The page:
The Ministry of Education’s curriculum review committee yesterday voted to reduce the proportion of classical Chinese content in senior-high school curricula to between 35 percent and 45 percent.
The decision followed a meeting earlier yesterday, in which the committee voted to abolish a conclusion reached on Sept. 10 to set the proportion at between 45 and 55 percent.
Other proposals at the Sept. 10 meeting included the elimination of classical Chinese from curriculum guidelines; leaving the decision to teachers; decreasing the proportion to between 40 and 50 percent or 30 and 40 percent; and setting the content level at 30 percent.
Photo: Liao Chen-huei, Taipei Times
However, as no consensus could be reached, the committee at that meeting had opted for a proportion of 45 to 55 percent suggested by a National Academy for Educational Research committee.
That decision sparked criticism from high-school teachers and lawmakers, who said the procedures for the meeting were seriously flawed.
The current ratio of classical Chinese materials included in senior-high school curriculum guidelines is between 55 percent and 65 percent.
Photo: Liao Chen-huei, Taipei Times
The meeting yesterday morning, attended by 43 of 48 committee members, passed the motion to abolish the Sept. 10 decision 30-5.
In the afternoon session, at which only 42 members were present, the committee voted on the various proposals.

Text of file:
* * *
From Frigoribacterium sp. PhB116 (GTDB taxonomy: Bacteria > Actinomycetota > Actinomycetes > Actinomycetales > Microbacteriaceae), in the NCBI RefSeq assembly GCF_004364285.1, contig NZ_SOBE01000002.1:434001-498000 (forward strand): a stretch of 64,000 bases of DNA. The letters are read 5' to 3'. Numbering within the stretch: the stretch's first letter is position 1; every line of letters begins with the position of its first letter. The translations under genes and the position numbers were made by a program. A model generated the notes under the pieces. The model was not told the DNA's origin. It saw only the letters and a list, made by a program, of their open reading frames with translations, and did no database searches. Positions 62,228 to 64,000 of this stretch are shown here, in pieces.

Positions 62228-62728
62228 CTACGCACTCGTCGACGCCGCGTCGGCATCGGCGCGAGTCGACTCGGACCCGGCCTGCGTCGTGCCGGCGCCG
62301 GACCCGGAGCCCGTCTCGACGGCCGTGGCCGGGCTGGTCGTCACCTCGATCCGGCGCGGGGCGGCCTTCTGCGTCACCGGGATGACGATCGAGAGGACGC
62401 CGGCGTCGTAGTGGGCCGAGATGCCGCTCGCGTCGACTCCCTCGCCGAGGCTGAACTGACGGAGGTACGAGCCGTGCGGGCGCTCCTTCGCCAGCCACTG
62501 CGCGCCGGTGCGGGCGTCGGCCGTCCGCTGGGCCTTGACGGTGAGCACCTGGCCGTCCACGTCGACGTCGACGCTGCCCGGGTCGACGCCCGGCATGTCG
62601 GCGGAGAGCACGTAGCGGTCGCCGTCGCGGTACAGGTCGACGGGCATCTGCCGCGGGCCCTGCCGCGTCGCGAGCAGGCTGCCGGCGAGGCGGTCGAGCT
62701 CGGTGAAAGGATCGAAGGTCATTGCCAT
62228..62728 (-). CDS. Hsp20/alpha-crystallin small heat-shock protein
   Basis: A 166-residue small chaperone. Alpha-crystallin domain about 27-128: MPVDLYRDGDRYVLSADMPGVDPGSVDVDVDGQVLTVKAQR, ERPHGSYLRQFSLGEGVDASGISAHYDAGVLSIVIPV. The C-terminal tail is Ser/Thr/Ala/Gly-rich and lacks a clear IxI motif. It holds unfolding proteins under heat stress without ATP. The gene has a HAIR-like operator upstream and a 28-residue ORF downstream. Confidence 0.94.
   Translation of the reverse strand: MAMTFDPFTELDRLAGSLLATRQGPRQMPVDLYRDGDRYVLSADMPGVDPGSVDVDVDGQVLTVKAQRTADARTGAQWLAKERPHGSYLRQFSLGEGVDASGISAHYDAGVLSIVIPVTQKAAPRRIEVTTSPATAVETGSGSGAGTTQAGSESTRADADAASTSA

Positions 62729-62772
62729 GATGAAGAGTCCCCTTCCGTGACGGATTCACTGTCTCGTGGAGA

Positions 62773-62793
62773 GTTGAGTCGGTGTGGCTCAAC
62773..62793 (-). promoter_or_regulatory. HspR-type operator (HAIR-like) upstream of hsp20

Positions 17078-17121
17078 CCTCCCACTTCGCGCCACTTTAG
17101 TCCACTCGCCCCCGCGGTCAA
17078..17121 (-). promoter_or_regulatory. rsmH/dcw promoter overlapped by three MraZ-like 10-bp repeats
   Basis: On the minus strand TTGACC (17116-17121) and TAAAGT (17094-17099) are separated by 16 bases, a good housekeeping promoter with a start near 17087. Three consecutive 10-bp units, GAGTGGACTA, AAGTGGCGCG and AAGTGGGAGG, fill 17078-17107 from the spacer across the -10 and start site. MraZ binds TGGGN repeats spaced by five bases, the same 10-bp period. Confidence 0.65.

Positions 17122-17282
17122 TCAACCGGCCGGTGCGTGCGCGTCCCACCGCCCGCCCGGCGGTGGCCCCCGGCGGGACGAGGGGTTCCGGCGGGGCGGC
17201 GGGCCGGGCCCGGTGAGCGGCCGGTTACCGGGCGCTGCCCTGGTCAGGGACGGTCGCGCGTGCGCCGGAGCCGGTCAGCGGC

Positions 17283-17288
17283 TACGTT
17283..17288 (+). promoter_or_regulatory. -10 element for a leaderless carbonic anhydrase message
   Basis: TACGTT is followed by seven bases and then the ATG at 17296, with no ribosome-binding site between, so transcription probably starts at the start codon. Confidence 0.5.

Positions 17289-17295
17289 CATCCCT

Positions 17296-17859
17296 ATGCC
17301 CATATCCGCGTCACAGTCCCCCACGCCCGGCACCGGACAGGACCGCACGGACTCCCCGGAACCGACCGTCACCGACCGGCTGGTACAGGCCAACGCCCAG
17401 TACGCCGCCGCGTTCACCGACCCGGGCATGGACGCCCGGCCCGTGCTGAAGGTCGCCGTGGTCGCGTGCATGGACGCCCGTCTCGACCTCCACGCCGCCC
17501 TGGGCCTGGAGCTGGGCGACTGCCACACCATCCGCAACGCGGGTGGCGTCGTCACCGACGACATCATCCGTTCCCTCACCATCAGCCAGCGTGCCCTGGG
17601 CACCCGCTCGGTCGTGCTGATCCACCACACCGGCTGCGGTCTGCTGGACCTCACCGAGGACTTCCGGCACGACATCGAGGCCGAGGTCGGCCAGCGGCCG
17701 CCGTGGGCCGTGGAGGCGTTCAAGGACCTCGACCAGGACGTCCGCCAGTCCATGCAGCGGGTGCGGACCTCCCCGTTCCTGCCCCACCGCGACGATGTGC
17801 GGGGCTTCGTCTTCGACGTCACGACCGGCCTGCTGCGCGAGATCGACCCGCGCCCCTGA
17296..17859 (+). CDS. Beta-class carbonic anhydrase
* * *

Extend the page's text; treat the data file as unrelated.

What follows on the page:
Of the six proposals voted on separately, the one to reduce the ratio to between 35 and 45 percent received 33 votes, followed by the proposal to reduce the ratio to between 40 percent and 50 percent with 15 votes.
As each member can vote three times, a runoff was held between those two proposals, with the plan to reduce the ration to between 35 and 45 percent receiving the most votes, the committee said.
The proposed change, which is expected to take effect in 2019, has elicited heated reactions from educators and the public.
Academics and students in favor of a greater reduction to the ratio have said the rote memorization of classical Chinese poetry fails to help students understand their significance, while excluding other forms of literature.
Those in favor of maintaining the ratio have argued that much of today’s spoken language is derived from ancient literature, so it would not be good if people used only plain language without knowledge of the classics.
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